What makes you happy?
I have just come back from 2 weeks holiday with my family. We took our sons to the Wittacork Dairy Farm near Maleny where we enjoyed the wonderful views of Baroon Pocket dam (oh, the serenity!), ice creams in Maleny, and lighting the fireplace at night.
One of the things that I enjoyed most was simply watching my boys run excitedly to the Dairy in the mornings to watch the cows being milked. That's one of the funny things about being a parent - that we are happiest when our children are happy.
Why is this? Research by Professor Ruut Veenhoven, from the World Database of Happiness, says our happiness is partly due to having a strong sense of purpose.
And what is that purpose that parents have? Most would say it is simply to raise happy and well-adjusted children. Parents love their children and want the best for them. So, it makes sense that parents are happy when their children are happy.
Of course, there are others who have a different, but just as important, sense of purpose. Teachers often say to me that their purpose is to help children to be their very best. I know cleaners who work in my local hospital who tell me that their purpose is to give people a good experience there. I also know a cheeky service station attendant who tells me her purpose is to make people laugh.
There really is no such thing as altruism, where we give to others and receive nothing back in return. Many of us achieve greater happiness simply by making other people happier.
The research also tells us there are other factors that contribute to our happiness. Studies on identical twins have found that good genes help. Apparently, our genetic background contributes to about 50% of our well-being. So, if you are born with an easy-going personality, for example, this may well put you in a better position to 'go with the flow' more and be less stressed.
Unfortunately, at this point in time, there is not much we can do about our genes - we have to make the best out of what we have. But the good news is that at least 50% of our well-being comes from factors that are more in our control.
One of these is simply leading an active life, where you are active at work as well as in your free time - perhaps being involved with a sporting group, volunteer work, place of worship, or even politics. There is no doubt that we are social animals and we are happier around others who share similar interests.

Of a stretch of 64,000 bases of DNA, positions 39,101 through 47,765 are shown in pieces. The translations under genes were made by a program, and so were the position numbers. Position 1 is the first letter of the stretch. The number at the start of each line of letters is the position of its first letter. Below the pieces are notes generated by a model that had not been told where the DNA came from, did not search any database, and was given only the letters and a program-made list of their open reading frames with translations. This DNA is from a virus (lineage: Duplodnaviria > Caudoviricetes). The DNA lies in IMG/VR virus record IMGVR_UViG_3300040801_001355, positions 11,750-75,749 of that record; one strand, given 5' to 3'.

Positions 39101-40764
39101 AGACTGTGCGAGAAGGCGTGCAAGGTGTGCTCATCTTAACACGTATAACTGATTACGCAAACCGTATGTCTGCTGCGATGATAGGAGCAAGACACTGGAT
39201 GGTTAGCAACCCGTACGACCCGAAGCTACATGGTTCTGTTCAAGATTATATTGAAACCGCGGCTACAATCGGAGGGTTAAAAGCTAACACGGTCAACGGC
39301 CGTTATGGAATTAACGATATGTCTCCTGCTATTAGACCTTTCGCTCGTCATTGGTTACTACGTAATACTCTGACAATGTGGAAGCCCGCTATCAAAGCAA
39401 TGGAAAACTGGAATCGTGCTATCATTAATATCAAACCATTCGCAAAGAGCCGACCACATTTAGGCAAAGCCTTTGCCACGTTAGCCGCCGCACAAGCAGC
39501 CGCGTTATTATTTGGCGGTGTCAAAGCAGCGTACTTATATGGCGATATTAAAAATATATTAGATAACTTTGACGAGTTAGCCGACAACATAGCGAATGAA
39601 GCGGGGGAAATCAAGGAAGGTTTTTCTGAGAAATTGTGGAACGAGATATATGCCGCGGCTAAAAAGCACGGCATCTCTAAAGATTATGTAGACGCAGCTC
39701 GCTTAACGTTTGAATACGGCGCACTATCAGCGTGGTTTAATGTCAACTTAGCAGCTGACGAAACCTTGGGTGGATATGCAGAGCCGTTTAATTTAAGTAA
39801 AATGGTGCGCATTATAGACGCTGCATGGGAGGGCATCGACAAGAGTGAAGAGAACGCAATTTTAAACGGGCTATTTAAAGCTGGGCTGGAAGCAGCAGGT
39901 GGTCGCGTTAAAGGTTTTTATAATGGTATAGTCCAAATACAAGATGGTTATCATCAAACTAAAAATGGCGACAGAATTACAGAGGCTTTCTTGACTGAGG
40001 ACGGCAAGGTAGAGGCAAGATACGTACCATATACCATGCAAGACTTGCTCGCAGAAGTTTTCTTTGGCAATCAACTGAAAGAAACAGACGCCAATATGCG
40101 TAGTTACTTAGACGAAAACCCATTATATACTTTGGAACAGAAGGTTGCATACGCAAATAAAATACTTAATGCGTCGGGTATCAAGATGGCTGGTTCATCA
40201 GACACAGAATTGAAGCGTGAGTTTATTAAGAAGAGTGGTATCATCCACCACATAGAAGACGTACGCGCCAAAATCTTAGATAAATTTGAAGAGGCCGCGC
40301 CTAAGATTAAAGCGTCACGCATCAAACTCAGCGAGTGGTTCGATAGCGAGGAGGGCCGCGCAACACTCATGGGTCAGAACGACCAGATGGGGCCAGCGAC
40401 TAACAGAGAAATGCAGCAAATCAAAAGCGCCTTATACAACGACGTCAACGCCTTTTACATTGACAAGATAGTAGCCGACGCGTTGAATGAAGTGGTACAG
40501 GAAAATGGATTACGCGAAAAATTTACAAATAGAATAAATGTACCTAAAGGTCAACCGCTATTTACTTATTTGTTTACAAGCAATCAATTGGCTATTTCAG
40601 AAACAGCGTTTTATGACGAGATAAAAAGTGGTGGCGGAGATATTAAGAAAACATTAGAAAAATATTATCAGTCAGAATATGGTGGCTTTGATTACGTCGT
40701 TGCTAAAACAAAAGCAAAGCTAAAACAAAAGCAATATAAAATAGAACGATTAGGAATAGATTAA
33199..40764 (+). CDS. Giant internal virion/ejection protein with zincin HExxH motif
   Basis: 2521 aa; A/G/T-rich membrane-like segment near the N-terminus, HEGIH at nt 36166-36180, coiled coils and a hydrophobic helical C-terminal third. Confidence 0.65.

Positive relationships are also a primary source of our happiness. Though, interestingly, it appears that once we have some good relationships, our happiness does not increase with more. So, it seems that once our basic needs for love and belonging are met, having more friends does not necessarily mean greater happiness.
Speaking of basic needs, it appears we also need sufficient income to be able to give us a greater range of choices to live the life we like to live. Studies have found that our happiness tends to increase as our family income grows to about $100 000 p.a. Interestingly, any increases after this figure do not appear to result in greater self-reports of happiness.
Other studies reported by the World Happiness Database have found that you will tend to be happier if you:
Have helpful ways of thinking: Perhaps being grateful for what you have or noticing what is right in your life. One of my regular going-to-bed routines with my boys is to ask them what the highlight of their day was. No matter how difficult a particular day was, there are often moments of joy in each day for which we can be grateful.
Drink in moderation: Apparently people who drink in moderation are happier than people who don't drink at all. I wonder why this is? Does moderate drinking help us to relax more and stress less? Or is it that drinking is often taking place when connecting with others? In any case, I always love research that affirms my bad habits.
Are good looking or at least think you are: Studies have found that being considered good looking increases men's happiness more than it does women's.
But the part that made me laugh was that you were happier even if you thought you were good looking, even though others might have a different opinion. Is there an up-side to vanity after all? Perhaps we shouldn't be surprised that men tend to have higher levels of self-worth than women.
A well-chosen activity can take advantage of a number of happiness-enhancing factors. Road cycling, for me, is fun and keeps me active, engaged with my cycling mates on the bike as well as over coffee, and helps me live more in the here-and-now.
Such passions, whether they be reading, walking, a hobby or other interest, can also be effective ways of interrupting problem patterns that detract from our happiness - excessive worry, ongoing challenges at home or work, or working too hard for too long.
It is important to realise that mood fluctuations are normal and it can actually be functional to feel sad or unhappy 10% of the time. For one thing, it is impossible to stay on a high permanently. Furthermore, such feelings are giving us valuable feedback that something needs to change.
There are also many factors that can detract from our well-being, which we need to learn to live with or manage, reduce our exposure to, or address in some other way.